In disbelief, I've now read this post by Powerline's John Hinderaker several times. It strikes me as so arrestingly, frighteningly dumb, I keep thinking there's something in it I've missed--that my reading comprehension skills have plummeted overnight. A stroke, maybe? ... leaving me with the ability to recognize words and phrases but not understand them? I don't know. I'm still puzzled as hell, and more than a little worried (about myself). Hinderaker isn't a stupid man. He's a Dartmouth and Harvard Law grad who uses proper punctuation amid standard syntax and all that; but his post, below, which I've reprinted in its entirety (it's short), seems to be in full flight from even minimal benchmarks of both judgment and intellect. So on to Hinderaker's post. You tell me, am I missing something?
I have never seen Stephen Colbert’s show on Comedy Central, but I take it that it consists of an endless series of anti-Republican "jokes." If asked, would Colbert admit to being a loyal Democratic Party foot soldier, or would he claim to be a stubbornly independent sort who socks it to both sides? I don’t know, but the Democrats aren’t in any doubt. Yesterday the Democratic Congressional Campaign Committee sent this email to the party faithful: ["Thank you Stephen Colbert for an amazing ride!"]
That was followed by a link to an official Democratic Party web page called "Thank You Stephen Colbert!" So I guess the Democrats have known all along that Colbert’s show was an hour-long commercial for their party and its candidates.
I am not in favor of restricting anyone’s right to free speech, but if federal law is going to bar a businessman from contributing enough to buy more than a minimal amount of television time on behalf of his party or his candidates, why shouldn’t Stephen Colbert and Comedy Central be prohibited from airing millions of dollars worth of pro-Democratic Party propaganda?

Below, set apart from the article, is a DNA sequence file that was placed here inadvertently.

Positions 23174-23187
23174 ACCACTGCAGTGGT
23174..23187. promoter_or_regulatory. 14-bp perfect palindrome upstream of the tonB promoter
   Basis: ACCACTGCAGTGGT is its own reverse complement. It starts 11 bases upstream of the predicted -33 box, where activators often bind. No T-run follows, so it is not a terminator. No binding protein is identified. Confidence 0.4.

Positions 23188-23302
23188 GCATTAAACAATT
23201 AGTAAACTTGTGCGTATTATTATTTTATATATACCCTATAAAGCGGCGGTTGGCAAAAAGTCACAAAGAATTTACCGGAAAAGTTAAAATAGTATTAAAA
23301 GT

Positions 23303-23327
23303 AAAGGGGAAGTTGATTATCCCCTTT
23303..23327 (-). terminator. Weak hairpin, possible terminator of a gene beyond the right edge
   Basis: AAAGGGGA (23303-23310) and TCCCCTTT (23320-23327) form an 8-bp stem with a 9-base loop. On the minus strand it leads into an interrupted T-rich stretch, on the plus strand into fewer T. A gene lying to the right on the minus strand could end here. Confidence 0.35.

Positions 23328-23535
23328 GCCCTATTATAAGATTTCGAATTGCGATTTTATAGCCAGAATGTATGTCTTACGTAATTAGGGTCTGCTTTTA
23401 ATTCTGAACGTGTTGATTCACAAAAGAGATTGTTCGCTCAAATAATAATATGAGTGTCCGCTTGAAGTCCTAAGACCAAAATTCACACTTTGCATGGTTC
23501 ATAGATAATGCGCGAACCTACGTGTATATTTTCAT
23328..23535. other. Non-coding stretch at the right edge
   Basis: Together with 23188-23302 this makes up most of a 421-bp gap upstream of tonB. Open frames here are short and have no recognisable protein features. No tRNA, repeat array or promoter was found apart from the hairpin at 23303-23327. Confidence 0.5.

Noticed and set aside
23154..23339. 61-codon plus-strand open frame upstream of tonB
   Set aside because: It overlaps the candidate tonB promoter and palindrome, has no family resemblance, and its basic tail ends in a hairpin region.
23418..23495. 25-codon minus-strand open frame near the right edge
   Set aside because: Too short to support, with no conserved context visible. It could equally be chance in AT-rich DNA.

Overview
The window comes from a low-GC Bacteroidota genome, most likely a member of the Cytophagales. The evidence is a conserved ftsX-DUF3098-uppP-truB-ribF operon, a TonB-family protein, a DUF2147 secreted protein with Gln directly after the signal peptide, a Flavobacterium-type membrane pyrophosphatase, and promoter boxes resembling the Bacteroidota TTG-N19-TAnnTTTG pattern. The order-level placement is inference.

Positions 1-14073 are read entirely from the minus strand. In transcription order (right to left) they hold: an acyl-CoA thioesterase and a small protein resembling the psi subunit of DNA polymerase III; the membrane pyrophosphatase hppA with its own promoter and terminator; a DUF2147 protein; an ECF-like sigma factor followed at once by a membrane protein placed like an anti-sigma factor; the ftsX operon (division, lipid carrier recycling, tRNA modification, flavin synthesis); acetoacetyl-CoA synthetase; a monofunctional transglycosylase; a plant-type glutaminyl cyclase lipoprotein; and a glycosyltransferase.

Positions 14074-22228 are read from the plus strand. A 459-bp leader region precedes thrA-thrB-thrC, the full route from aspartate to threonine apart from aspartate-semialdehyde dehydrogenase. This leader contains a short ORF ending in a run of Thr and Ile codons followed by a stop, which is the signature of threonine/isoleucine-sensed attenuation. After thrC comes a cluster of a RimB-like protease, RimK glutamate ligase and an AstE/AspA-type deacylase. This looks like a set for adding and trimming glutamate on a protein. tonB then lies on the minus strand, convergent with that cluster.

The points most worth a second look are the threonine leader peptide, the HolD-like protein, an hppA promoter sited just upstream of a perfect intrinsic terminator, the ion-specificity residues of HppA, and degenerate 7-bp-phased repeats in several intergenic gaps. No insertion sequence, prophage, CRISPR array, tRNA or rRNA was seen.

Let's put aside lawyer Hinderaker's knee-slapper about the oppression of businessmen by federal law, which, as OpenSecrets.com notes, allowed the abused, long-suffering leisure class to spend "more than $600 million in the 2012 election cycle." I willingly put this aside because Hinderaker simply can't be that ignorant. Indeed no one can be that ignorant, so I have missed something, right?
What I can't shake from bewilderment and downright disorientation, though, is Hinderaker's rather exotic objection to one man's broadcasts of anti-Republican, pro-Democratic "propaganda," when I don't know how many hundreds of hours are expended each day in Savage, Levinesque, Limbaughite syndicated horseshit atop countless, right-wing, local but corporate-network radio talk shows admixed among Fox News' InHannity, O'Reilly & Co.
What Hinderaker's post seems to suggest is that contemporary conservatism won't rest until all vocal opposition is extinguished. In the political universe of isms, there's a word for that. But I won't go there, because surely, surely I am only misreading what suggests an ideologically fanatical mind.